Here are a few minor historical details regarding juries. Although it was commonly thought that the Magna Carta guaranteed the right to trial, it did not. This is discussed extensively in an article by Walter Clark (CJ, North Carolina Supreme Court). There are multiple versions of the Magna Carta, the first of which (1215) has clause (39)

No free man shall be seized or imprisoned, or stripped of his rights or possessions, or outlawed or exiled, or deprived of his standing in any way, nor will we proceed with force against him, or send others to do so, except by the lawful judgment of his equals or by the law of the land.

The 1225 version, reissued by Edward I in 1297, restates this as (29)

No free man shall in future be arrested or imprisoned or disseised of his freehold, liberties or free customs, or outlawed or exiled or victimised in any other way, neither will we attack him or send anyone to attack him, except by the lawful judgment of his peers or by the law of the land. To no one will we sell, to no one will we refuse or delay right or justice.

This is the Due Process clause, sort of.

Before the Magna Carta, the Assize of Clarendon 1166 established a procedure for seizing those suspected of crimes:

In the first place the aforesaid King Henry, on the advice of all his barons, for the preservation of peace, and for the maintenance of justice, has decreed that inquiry shall be made throughout the several counties and throughout the several hundreds through twelve of the more lawful men of the hundred and through four of the more lawful men of each vill upon oath that they will speak the truth, whether there be in their hundred or vill any man accused or notoriously suspect of being a robber or murderer or thief, or any who is a receiver of robbers or murderers or thieves, since the lord king has been king. And let the justices inquire into this among themselves and the sheriffs among themselves.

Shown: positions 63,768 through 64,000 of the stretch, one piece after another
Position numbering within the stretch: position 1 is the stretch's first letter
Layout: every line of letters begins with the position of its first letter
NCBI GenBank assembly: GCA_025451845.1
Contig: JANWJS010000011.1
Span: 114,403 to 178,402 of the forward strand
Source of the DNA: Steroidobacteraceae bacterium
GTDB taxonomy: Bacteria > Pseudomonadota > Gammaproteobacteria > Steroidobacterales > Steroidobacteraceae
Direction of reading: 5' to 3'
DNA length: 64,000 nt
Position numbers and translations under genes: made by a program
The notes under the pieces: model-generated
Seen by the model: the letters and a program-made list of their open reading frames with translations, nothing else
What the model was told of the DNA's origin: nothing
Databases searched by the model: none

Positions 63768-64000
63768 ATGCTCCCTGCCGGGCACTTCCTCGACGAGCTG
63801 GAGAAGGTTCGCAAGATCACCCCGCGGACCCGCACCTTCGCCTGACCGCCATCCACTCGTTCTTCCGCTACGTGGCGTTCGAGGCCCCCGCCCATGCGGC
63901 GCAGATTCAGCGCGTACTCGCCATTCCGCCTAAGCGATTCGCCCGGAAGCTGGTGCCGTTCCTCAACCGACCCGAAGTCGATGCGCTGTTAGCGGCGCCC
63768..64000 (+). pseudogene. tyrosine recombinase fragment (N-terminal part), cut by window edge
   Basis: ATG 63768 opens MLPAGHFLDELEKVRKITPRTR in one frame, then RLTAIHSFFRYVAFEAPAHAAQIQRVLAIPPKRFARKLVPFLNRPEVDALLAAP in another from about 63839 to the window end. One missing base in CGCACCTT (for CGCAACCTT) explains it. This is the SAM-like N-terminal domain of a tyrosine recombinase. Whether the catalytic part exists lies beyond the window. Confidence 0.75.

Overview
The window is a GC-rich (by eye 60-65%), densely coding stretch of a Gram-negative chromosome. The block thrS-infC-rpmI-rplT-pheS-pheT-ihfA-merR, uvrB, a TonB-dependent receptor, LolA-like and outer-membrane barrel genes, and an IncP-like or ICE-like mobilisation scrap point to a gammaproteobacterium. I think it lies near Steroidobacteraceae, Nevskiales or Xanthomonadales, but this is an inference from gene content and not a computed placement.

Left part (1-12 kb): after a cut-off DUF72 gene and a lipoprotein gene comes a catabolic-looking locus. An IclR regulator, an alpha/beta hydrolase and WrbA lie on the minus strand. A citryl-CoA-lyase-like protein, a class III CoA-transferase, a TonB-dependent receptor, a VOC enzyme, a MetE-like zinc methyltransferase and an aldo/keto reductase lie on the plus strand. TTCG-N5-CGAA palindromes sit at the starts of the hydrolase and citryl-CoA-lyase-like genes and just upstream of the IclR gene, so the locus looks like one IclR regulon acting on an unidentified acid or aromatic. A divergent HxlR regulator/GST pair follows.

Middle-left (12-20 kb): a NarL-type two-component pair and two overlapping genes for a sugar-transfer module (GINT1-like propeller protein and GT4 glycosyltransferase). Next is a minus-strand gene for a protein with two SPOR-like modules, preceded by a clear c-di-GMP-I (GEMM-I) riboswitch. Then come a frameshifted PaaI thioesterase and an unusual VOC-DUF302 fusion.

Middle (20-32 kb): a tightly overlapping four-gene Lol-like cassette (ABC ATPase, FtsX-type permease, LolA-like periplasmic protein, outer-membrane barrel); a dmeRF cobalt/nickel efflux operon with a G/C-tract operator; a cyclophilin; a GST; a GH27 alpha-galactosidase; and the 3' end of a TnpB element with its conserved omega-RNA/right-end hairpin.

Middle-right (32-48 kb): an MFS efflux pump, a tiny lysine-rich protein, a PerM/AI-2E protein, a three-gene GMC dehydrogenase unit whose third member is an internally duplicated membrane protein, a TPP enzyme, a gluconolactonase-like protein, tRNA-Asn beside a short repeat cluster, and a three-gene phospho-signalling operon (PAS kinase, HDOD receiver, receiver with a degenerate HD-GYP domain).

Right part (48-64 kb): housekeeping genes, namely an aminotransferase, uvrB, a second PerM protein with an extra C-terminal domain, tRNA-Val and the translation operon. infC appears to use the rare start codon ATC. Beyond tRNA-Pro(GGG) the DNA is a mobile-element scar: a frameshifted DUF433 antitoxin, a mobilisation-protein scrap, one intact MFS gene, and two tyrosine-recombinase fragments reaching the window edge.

Subsequently, the “grand assize” (1179) (Magna Assisa, Assize of Windsor) – said to be the origin of the grand jury, created a method for resolving property disputes. The original text is lost, but is summarized in a contemporary work by Rannulf Glanvill (book 2).

This article fills in more detail. There was a requirement under the Magna Assisa that 12 knights agree as to a dispute over property rights. The sheriff would summon 4 (local) knights who would choose twelve lawful knights who were most cognizant of the facts, there would be “voir dire” to determine if a knight knew the facts, until twelve were found who knew and agreed upon the facts. If the jurors could not all agree, others were added to the number, until twelve at least agreed in favor of one side or the other. That is, there would be an increase in the size of the "jury" until the required number of agreements was found. 23 is the number of jurors required to get 12 knights to agree.

  • 23 is the /smallest/ number reguired to get "only slightly more than half" the knights to agree. Less than 23, you have to get more than half to agree: More than 23 you have to get more than 12 to agree. 23 isn't the number required: it's the number that makes indictment easiest.
    – david
    Commented Feb 6, 2023 at 9:44
  • @david: The last sentence of the answer is correct. At 22 you can still have a split of 11-11. At 23, you will have 12 in agreement.
    – Ben Voigt
    Commented Feb 6, 2023 at 15:26
  • @BenVoigt In general, it seems like an odd number would be required for all decisions that don't require unanimity. 12 members on a regular jury is okay because their decision must be unanimous, otherwise you get a hung jury. On any case where a split decision is allowed, any even number could result in a tie. Commented Feb 6, 2023 at 17:19
  • @Ben-voight 12 is the number of jurors required to get 12 knights to agree. And 12 out of 12 is a majority. A larger jury just makes it easier.
    – david
    Commented Feb 7, 2023 at 21:10